US Sikhs protest army ban on turban, long hair
Sikh organisations in America are launching protests and a signature campaign in favour of two Sikh military trainees who have been asked to remove their turbans and cut their hair to become eligible for active duty in the US Army.world Updated: Apr 10, 2009 10:43 IST
Sikh organisations in America are launching protests and a signature campaign in favour of two Sikh military trainees who have been asked to remove their turbans and cut their hair to become eligible for active duty in the US Army.
Captain Kamaljit Singh Kalsi, a doctor, and Second-Lieutenant Tejdeep Singh Rattan, a dentist, have just completed an army programme that pays for medical education in return for military service. The two turbaned Sikhs, who were set to join active duty in July, have been asked by the US Army to remove their turbans and hair to become eligible for active duty.
But at the time of their enrolment, the army had assured them that their turbans and unshorn hair "would not be a problem", according to Sikh Coalition which plans a signature campaign to get 15,000 people to write to the US Army to stop discrimination against the two Sikhs.
In a statement in New York on Thursday the coalition said that Kalsi and Rattan maintained their Sikh identity throughout their medical graduate school, during army training, at army ceremonies and in army medical facilities. But four years later when the two Sikhs are about to join active duty, the army has gone back on its assurance and pressuring them to remove their turbans and hair, the coalition added.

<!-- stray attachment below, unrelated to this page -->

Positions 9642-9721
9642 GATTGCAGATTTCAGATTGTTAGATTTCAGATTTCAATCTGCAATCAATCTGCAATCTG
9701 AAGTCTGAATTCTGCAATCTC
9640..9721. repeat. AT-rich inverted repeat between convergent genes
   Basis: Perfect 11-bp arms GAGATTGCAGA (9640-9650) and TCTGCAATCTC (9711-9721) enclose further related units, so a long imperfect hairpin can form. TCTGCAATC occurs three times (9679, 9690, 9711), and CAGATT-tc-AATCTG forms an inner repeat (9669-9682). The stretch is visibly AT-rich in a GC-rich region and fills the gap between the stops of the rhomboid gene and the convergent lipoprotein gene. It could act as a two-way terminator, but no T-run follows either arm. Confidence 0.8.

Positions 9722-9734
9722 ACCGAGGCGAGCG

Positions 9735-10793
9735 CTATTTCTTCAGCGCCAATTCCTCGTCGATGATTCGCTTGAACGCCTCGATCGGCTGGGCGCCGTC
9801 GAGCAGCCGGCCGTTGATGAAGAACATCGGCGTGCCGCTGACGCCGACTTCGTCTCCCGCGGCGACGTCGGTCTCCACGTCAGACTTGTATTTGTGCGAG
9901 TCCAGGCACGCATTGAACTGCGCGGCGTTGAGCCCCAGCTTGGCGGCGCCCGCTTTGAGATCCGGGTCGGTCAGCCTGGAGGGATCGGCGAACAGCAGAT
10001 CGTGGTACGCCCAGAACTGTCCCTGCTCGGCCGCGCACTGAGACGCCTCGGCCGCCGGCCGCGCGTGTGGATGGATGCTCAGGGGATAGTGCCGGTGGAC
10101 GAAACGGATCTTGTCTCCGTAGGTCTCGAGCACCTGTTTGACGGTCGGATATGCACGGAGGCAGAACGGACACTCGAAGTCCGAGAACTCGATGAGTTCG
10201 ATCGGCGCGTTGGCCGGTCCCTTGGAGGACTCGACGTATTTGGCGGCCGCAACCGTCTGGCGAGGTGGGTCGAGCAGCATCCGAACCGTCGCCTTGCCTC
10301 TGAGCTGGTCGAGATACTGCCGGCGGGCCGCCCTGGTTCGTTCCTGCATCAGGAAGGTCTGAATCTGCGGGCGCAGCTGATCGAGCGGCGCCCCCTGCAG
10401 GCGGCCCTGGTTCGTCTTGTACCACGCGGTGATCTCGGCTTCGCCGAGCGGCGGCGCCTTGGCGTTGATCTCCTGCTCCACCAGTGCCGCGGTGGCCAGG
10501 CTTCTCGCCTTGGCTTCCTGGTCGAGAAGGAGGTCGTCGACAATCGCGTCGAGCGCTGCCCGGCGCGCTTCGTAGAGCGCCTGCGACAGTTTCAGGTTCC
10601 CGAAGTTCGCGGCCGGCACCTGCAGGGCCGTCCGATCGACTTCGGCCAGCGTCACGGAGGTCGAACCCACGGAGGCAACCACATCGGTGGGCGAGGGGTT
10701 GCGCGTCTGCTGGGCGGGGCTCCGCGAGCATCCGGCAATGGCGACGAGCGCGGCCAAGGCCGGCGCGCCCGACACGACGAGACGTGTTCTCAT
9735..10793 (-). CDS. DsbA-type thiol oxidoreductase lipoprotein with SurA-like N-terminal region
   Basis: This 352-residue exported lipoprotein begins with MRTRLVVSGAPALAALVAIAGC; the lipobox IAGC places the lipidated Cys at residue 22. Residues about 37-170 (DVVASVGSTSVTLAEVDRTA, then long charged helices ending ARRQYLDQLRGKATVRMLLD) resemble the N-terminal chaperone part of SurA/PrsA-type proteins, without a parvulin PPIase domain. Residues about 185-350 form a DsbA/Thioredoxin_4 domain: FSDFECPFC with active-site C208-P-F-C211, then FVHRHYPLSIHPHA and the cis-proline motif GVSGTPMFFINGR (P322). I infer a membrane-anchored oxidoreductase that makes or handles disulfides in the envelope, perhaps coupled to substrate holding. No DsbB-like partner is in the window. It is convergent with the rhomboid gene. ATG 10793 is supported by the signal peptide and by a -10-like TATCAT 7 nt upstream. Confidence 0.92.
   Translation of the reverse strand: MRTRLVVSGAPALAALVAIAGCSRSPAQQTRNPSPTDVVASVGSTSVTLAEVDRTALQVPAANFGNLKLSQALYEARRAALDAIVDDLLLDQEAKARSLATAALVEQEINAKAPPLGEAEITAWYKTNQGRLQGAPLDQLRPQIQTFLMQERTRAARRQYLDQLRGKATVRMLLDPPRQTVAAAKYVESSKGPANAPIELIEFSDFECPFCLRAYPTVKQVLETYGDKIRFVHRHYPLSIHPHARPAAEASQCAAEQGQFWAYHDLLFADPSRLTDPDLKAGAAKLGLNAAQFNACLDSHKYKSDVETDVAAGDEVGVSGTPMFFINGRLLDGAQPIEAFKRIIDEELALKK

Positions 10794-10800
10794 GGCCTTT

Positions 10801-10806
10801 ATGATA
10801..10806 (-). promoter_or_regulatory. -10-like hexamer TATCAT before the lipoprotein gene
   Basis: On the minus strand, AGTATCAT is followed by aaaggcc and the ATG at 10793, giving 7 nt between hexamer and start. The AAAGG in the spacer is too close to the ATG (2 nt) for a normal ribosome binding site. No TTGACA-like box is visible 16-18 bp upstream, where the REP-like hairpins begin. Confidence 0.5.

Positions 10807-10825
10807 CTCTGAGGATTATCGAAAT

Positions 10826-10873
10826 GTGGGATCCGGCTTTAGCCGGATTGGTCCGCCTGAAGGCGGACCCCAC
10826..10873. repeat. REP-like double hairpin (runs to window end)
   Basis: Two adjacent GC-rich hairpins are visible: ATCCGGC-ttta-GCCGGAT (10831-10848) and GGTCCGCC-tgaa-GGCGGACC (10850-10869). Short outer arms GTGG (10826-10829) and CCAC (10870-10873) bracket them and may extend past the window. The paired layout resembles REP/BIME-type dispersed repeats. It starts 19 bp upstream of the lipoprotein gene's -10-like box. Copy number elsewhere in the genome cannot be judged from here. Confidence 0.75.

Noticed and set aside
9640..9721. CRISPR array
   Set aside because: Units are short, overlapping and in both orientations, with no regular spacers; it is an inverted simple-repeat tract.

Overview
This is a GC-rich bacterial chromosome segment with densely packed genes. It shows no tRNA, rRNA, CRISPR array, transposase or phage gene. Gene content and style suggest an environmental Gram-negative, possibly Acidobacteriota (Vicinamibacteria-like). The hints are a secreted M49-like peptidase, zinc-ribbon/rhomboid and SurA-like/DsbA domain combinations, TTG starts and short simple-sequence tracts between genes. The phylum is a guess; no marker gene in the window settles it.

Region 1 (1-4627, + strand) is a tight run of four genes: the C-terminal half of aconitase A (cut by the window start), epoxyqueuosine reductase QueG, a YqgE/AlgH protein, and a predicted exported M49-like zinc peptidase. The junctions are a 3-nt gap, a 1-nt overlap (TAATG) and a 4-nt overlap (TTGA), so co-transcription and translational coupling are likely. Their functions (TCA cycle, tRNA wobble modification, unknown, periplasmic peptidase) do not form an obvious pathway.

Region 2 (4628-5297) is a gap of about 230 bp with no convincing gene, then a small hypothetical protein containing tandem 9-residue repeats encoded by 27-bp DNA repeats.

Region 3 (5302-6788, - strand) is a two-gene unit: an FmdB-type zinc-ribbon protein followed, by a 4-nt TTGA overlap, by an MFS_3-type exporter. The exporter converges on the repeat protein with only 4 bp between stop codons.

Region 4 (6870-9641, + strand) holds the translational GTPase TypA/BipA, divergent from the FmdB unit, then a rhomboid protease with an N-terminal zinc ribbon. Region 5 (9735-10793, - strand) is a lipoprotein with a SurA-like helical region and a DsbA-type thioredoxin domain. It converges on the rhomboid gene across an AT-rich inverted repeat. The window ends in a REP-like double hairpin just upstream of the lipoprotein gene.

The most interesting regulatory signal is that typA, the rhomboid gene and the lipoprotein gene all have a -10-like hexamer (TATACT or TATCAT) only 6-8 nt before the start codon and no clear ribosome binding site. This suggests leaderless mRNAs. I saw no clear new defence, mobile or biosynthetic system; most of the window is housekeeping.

The Sikh organisation said that on Baisakhi day on Tuesday it will launch a campaign to "protect Sikhs' right to serve in the US Army with their Sikh identity intact.'' Under it, 15,000 people will be asked to write to the US Army to end discrimination against the two men.
Next day, it said, it will file a formal complaint with the Department of Defense against victimization of Captain Kalsi and Second-Lieutenant Rattan.
"After four years of training in army facilities, I was shocked to learn that the army would go back on its promise, and expect me to choose between my faith or my service to my country,'' the coalition statement quotes Captain Kalsi as saying.
"There is nothing about my religion that stops me from doing my job. I know I can serve well without compromising my faith.''' The US Army banned "conspicuous'' religious articles of faith for its members in 1981.
But some Sikhs who had joined before that date were allowed to practice their religious identity.